The minimum on-width detector circuits 61 and 62 detect the minimum on-widths of PWM1 and PWM2 signals. In this example, these circuits detect 1H which is the minimum on-width and control to set the on-width so as not to make it equal to or narrower than the minimum on-width. The circuits 61 and 62 detect the values 1H of the latches 3 and 4, and operate to always set the value of the latches 3 and 4 to 1H when DW1 and DW2 are "1" and UP1 and UP2 are "0", and to release 1H of the latches 3 and 4 when DW1 and DW2 change from "1" to "0" and UP1 and UP2 change from "0" to "1".

In the case of the PWM2 signal, the value of the latch 4 and the value (maximum pulse width value of the PWM2 signal) of the latch 2 are added together by the adder 63. If the addition result generates a carry, "1" is set to the D-latch 32, and if not, "0" is set to the D-latch 32. The latch timing is a timing when PWM2OFS and TSET signals are supplied via the AND gate 39 to the D-latch 32. If the Q output of the D-latch 32 becomes "1" once, the two-input AND gate 48 turns off and the two-input AND gate 36 turns on so that when the next CHG2ON signal is inputted, the value of the latch 2 is outputted to the bus 65 instead of the value of the latch 4. Therefore, the on-width of the PWM2 signal is always controlled to be set to the maximum value of the on-width set in the latch 2.

Specifically, with this control, if the addition result of the on-width and the inverted value of the maximum width data of the latch 2 becomes larger than the maximum width data of the latch 2, a carry is generated and this information is latched to control the maximum on-width.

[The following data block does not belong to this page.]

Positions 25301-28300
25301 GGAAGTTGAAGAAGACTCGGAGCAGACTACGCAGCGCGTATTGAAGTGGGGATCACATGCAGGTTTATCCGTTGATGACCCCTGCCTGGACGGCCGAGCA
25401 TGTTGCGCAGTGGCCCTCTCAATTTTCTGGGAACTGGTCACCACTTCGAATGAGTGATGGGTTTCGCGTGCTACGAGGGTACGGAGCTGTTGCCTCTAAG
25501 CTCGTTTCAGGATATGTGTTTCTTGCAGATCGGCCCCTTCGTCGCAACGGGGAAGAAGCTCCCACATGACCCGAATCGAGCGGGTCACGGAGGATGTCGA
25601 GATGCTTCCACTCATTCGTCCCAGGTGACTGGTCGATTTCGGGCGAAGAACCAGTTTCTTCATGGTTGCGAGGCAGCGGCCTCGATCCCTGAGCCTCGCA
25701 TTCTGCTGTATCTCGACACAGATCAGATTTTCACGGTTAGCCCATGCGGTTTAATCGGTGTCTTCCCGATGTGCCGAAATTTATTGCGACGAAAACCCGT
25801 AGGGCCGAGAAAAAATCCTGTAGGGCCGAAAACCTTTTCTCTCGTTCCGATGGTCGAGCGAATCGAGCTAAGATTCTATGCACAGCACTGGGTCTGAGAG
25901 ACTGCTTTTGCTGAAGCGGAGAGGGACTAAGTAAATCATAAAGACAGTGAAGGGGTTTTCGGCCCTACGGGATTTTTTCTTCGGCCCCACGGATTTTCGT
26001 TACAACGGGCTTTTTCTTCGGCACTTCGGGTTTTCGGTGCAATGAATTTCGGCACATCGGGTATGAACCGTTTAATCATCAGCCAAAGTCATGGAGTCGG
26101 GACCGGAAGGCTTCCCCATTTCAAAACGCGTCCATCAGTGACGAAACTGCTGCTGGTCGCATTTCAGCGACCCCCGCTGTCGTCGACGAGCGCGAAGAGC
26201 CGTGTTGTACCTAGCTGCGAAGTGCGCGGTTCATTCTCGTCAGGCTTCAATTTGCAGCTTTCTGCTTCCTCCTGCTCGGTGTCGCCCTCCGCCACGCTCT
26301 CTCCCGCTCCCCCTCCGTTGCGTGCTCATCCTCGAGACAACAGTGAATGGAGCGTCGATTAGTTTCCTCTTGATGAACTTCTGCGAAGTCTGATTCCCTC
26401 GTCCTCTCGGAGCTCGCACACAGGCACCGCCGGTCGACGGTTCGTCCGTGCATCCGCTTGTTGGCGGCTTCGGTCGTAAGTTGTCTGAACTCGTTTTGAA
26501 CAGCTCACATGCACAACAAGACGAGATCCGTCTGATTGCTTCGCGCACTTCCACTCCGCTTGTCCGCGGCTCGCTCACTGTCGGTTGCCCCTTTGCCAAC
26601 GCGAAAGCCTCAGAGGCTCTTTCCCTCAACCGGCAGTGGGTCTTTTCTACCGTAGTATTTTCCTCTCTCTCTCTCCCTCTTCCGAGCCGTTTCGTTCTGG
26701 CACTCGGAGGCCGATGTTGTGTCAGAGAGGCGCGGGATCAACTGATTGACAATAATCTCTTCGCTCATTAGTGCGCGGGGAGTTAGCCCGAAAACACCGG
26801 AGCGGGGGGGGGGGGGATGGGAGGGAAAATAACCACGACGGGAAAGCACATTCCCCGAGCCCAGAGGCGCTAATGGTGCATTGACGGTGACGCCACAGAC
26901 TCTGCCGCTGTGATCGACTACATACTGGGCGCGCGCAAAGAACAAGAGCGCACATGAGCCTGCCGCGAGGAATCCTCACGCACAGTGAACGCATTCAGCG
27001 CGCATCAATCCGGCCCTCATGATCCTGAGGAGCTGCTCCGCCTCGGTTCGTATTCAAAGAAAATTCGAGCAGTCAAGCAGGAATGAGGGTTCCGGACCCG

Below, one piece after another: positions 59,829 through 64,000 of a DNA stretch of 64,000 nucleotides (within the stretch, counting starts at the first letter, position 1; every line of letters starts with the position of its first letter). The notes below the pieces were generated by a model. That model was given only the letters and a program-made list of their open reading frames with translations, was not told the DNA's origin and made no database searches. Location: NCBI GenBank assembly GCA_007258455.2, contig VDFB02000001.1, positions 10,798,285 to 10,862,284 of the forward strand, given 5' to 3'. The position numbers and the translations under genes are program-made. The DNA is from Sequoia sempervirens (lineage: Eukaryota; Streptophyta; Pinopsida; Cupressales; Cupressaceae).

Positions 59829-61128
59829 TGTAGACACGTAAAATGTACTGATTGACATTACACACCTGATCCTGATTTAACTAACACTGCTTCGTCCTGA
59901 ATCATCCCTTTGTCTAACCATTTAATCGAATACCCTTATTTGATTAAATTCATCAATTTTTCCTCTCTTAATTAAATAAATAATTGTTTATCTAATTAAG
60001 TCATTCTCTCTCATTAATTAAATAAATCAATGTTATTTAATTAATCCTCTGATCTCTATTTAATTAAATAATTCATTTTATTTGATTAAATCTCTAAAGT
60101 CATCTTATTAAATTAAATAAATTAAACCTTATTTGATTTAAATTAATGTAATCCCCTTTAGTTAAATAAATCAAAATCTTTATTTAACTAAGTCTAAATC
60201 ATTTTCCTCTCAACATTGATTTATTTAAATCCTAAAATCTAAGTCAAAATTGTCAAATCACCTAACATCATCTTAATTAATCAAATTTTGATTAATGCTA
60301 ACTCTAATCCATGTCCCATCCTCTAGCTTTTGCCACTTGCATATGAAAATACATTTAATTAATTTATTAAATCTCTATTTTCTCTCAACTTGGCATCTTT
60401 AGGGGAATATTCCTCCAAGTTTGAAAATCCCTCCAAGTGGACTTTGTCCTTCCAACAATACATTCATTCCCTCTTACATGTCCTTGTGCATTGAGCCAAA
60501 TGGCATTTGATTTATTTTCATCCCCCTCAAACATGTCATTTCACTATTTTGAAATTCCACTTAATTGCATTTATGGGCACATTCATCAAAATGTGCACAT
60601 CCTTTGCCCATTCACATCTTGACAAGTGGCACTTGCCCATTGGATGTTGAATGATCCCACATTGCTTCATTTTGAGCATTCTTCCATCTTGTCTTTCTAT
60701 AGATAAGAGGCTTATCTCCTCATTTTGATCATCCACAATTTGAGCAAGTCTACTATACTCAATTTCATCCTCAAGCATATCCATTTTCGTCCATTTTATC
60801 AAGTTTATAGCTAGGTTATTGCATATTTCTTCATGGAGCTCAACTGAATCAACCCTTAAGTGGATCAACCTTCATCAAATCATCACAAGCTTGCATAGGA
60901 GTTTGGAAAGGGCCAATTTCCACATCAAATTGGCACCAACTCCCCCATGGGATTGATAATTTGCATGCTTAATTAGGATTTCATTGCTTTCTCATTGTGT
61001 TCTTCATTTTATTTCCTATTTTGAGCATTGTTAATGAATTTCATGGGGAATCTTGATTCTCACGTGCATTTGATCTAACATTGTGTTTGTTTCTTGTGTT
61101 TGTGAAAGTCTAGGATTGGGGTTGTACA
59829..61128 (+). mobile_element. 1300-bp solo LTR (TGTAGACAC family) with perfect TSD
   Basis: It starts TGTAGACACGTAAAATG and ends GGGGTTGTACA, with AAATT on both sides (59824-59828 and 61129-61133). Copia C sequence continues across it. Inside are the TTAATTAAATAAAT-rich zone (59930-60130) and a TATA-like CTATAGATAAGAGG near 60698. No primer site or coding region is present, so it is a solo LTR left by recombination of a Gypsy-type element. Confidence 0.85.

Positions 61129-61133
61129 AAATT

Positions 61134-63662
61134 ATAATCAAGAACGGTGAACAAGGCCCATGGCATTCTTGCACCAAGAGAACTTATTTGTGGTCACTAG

If the Q output of the D-latch 32 is "0", one input of the two-input AND gate 48 becomes H and the output of the two-input AND gate 36 becomes L. Therefore, when the next CHG2ON signal is inputted, the value of the latch 4 itself is outputted to the bus 65.

The timing circuit 53 generates the above timing signals. A basic clock is applied to a terminal 83, frequency divided by the 1/2 frequency divider 59, and supplied to the clock input terminal of the UP free-run counter 26. The basic clock is delayed by the delay circuit 60 and outputted as TSET signal or inverted by the inverter 58 to be outputted as TSET signal. By using these signals and PWM1 and PWM2 signals, the timing circuit 53 can readily generate all other timing signals through digital differentiation.

FIGS. 19A, 19B, 20A, 20B, and 21 are block diagrams of a PWM signal generator according to a second related art. The fundamental structure and operation are similar to the first related art, and so only different points will be described.

As compared to the first related art, the second related art is provided additionally with a DFF 400 (8 bits) and an OR gate 401. TSET signal is inputted to the inverted clock input terminal of DFF 400. The 8-bit data input terminal of DFF 400 is connected to the 8-bit output terminal of the free-run counter 26, and the Q output terminal thereof is connected to the input terminals of the buffers 21 and 22. These circuit portions are different from the buffers 21 and 22 of the first related art. Furthermore, in the first related art, although one input terminal of the AND gate 41 is directly connected to the output terminal of the digital comparator 27, in the second related art, it is connected via one input terminal of the two-input OR gate 401. The other input terminal of the OR gate 401 is connected to the trigger input terminal 402 to which a trigger signal TIM is supplied externally.

The operation of the second related art will be described.